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Prisoners learn life skills from Extension programs

By Bonnie Coblentz

MISSISSIPPI STATE -- Speakers usually don't like captive audiences, but two Extension agents in South Mississippi are happy with theirs.

Marcia McLeod and Liz Sadler teach life skills, parenting, health and nutrition classes on a regular schedule to inmates at the Mississippi Department of Corrections facility in Greene County. McLeod is the Greene County 4-H agent with the Mississippi State University Extension Service, and Sadler is an Extension area health agent working out of Lamar County.

"Teaching in the prison is one of the best learning experiences that I have ever encountered," McLeod said. "Not only are the inmates excited to see an outsider, but they are really appreciative of the information we give."

McLeod has been teaching in the prison for about three years. She began when an alcohol and drug counselor at the prison asked for her help.

"It was scary at first because when you go in, you're locked inside. When you hear those doors close, you wonder what's going to happen," McLeod said. "But the staff members are wonderful and I've gotten used to it."

McLeod works primarily with 18- to 25-year-old inmates in the Regimented Inmate Discipline program. Inmates must attend her half-day program before completing their three-month incarceration.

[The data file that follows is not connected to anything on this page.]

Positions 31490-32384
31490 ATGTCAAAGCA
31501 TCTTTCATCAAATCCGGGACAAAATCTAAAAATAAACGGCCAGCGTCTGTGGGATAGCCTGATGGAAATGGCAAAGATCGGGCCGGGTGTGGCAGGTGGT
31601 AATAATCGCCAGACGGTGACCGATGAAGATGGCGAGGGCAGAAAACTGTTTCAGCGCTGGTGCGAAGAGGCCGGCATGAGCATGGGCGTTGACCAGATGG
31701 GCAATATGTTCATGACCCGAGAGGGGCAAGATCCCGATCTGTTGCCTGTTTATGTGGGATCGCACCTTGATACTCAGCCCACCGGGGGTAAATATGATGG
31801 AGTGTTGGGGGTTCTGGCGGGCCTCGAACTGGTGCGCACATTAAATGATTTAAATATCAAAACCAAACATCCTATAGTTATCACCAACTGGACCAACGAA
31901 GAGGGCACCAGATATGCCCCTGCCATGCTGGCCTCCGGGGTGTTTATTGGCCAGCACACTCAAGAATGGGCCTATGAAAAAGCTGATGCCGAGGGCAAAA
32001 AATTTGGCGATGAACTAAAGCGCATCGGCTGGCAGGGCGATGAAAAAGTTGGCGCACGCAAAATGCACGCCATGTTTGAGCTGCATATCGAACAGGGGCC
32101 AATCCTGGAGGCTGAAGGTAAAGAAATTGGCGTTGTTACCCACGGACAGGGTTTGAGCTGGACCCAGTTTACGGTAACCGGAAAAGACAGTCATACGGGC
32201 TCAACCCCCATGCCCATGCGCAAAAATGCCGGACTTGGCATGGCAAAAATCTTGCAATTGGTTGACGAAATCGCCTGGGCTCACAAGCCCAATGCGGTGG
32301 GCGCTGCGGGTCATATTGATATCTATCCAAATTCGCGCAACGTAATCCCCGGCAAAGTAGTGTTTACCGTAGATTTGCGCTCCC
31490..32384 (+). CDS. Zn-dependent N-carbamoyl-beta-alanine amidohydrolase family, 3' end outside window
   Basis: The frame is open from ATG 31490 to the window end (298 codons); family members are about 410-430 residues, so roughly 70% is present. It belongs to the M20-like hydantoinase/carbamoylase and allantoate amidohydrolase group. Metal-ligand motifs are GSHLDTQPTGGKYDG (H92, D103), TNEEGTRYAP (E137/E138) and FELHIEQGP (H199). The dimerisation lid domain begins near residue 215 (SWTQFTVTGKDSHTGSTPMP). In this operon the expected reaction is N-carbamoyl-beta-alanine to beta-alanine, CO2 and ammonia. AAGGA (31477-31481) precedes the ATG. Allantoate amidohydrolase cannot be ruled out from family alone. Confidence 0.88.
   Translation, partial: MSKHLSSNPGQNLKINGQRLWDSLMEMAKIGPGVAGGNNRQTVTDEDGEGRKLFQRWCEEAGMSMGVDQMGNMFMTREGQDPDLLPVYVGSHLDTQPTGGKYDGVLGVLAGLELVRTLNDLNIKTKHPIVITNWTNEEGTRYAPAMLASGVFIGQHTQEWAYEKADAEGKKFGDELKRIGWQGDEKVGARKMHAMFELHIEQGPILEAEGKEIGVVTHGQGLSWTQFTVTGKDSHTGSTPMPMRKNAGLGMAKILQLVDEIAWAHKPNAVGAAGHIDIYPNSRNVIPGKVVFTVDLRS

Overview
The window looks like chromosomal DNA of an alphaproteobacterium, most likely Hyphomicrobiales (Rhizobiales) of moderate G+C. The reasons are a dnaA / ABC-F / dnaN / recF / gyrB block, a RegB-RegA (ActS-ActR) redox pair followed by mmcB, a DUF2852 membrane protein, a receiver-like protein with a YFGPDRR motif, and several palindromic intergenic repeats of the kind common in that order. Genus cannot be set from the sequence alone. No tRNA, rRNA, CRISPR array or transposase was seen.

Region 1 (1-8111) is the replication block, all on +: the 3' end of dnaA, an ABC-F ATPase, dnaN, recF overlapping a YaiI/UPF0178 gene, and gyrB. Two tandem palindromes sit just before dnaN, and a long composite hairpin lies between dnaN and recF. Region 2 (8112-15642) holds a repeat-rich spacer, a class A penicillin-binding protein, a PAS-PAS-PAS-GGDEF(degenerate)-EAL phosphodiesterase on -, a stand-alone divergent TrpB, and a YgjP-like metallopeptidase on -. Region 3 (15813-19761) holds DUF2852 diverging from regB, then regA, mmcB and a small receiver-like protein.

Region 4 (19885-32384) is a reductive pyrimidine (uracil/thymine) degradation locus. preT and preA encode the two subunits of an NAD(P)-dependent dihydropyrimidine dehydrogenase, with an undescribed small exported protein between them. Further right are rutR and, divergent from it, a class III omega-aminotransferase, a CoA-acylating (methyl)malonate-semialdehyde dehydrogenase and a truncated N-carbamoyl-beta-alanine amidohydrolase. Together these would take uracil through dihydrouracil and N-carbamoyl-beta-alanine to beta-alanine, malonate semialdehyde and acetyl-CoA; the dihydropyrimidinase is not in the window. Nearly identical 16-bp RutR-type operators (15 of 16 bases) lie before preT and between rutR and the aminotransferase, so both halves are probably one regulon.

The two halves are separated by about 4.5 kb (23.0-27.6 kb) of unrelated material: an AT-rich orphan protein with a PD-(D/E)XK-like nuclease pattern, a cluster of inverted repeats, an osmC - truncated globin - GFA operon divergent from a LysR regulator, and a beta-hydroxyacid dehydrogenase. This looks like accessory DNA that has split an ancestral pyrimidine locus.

Sadler works with the adult men in the drug and alcohol unit. Most are serving time for a first-time drug offense or a third-offense driving under the influence conviction. There are about 180 to 200 men serving sentences in this unit at any given time.

"It's been a rewarding experience for me because they have responded well. My class is optional, so the men don't have to come if they don't want to," Sadler said. "I find that they really want to learn."

Among the Extension Service educational programs used are Healthy Habits for Life, It's All About You, Take Charge of Your Health and Know Your Numbers.

Prisoners at the minimum-security Greene County facility come from across the state. It is difficult to measure the effectiveness of these educational programs to inmates; however, both agents are confident that they are getting their message across.

"They're at the point in their lives when they realize that something needs to change," McLeod said. "We tell them about the Extension programs in every county and how if they have children, one of the positive things they can get their kids involved in is 4-H. We also encourage them to give back to their community by volunteering."

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Released: Nov. 11, 2004
Contact: Marcia McLeod, (601) 394-2702

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